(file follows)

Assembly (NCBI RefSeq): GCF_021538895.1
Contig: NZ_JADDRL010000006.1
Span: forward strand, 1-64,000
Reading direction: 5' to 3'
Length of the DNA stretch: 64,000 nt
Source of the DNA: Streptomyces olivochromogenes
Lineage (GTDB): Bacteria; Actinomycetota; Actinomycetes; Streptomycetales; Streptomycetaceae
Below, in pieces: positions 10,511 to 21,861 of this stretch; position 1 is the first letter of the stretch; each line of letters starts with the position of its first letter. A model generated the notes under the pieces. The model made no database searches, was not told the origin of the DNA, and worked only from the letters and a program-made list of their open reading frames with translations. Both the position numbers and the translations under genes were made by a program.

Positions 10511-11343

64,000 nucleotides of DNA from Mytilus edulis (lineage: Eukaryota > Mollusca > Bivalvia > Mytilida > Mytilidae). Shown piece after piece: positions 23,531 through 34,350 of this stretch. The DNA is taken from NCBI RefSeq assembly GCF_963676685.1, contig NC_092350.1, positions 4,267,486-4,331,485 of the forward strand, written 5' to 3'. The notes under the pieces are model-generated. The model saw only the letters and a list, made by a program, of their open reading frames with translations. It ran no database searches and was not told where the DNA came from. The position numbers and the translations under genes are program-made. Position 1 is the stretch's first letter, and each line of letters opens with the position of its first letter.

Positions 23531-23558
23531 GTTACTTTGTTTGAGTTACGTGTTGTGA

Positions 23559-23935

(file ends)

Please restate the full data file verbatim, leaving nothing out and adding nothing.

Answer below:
Assembly (NCBI RefSeq): GCF_021538895.1
Contig: NZ_JADDRL010000006.1
Span: forward strand, 1-64,000
Reading direction: 5' to 3'
Length of the DNA stretch: 64,000 nt
Source of the DNA: Streptomyces olivochromogenes
Lineage (GTDB): Bacteria; Actinomycetota; Actinomycetes; Streptomycetales; Streptomycetaceae
Below, in pieces: positions 10,511 to 21,861 of this stretch; position 1 is the first letter of the stretch; each line of letters starts with the position of its first letter. A model generated the notes under the pieces. The model made no database searches, was not told the origin of the DNA, and worked only from the letters and a program-made list of their open reading frames with translations. Both the position numbers and the translations under genes were made by a program.

Positions 10511-11343

64,000 nucleotides of DNA from Mytilus edulis (lineage: Eukaryota > Mollusca > Bivalvia > Mytilida > Mytilidae). Shown piece after piece: positions 23,531 through 34,350 of this stretch. The DNA is taken from NCBI RefSeq assembly GCF_963676685.1, contig NC_092350.1, positions 4,267,486-4,331,485 of the forward strand, written 5' to 3'. The notes under the pieces are model-generated. The model saw only the letters and a list, made by a program, of their open reading frames with translations. It ran no database searches and was not told where the DNA came from. The position numbers and the translations under genes are program-made. Position 1 is the stretch's first letter, and each line of letters opens with the position of its first letter.

Positions 23531-23558
23531 GTTACTTTGTTTGAGTTACGTGTTGTGA

Positions 23559-23935